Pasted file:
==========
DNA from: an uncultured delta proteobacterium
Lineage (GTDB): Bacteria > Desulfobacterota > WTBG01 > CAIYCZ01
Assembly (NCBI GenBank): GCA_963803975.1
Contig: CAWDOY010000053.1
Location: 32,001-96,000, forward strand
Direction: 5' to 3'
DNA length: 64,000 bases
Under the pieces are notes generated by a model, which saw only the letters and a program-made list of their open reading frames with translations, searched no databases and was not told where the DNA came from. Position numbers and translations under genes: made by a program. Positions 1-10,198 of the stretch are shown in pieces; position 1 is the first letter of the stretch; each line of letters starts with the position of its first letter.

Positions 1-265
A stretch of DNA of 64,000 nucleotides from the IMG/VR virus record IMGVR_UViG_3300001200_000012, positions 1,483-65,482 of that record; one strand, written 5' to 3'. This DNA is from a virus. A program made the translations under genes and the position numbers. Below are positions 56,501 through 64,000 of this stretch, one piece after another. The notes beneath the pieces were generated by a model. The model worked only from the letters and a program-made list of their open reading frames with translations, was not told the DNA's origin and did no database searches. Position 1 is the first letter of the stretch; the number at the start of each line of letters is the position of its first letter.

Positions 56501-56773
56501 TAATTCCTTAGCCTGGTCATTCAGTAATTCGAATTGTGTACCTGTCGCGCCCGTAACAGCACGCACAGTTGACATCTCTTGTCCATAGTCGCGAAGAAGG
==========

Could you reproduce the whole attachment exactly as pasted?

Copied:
DNA from: an uncultured delta proteobacterium
Lineage (GTDB): Bacteria > Desulfobacterota > WTBG01 > CAIYCZ01
Assembly (NCBI GenBank): GCA_963803975.1
Contig: CAWDOY010000053.1
Location: 32,001-96,000, forward strand
Direction: 5' to 3'
DNA length: 64,000 bases
Under the pieces are notes generated by a model, which saw only the letters and a program-made list of their open reading frames with translations, searched no databases and was not told where the DNA came from. Position numbers and translations under genes: made by a program. Positions 1-10,198 of the stretch are shown in pieces; position 1 is the first letter of the stretch; each line of letters starts with the position of its first letter.

Positions 1-265
A stretch of DNA of 64,000 nucleotides from the IMG/VR virus record IMGVR_UViG_3300001200_000012, positions 1,483-65,482 of that record; one strand, written 5' to 3'. This DNA is from a virus. A program made the translations under genes and the position numbers. Below are positions 56,501 through 64,000 of this stretch, one piece after another. The notes beneath the pieces were generated by a model. The model worked only from the letters and a program-made list of their open reading frames with translations, was not told the DNA's origin and did no database searches. Position 1 is the first letter of the stretch; the number at the start of each line of letters is the position of its first letter.

Positions 56501-56773
56501 TAATTCCTTAGCCTGGTCATTCAGTAATTCGAATTGTGTACCTGTCGCGCCCGTAACAGCACGCACAGTTGACATCTCTTGTCCATAGTCGCGAAGAAGG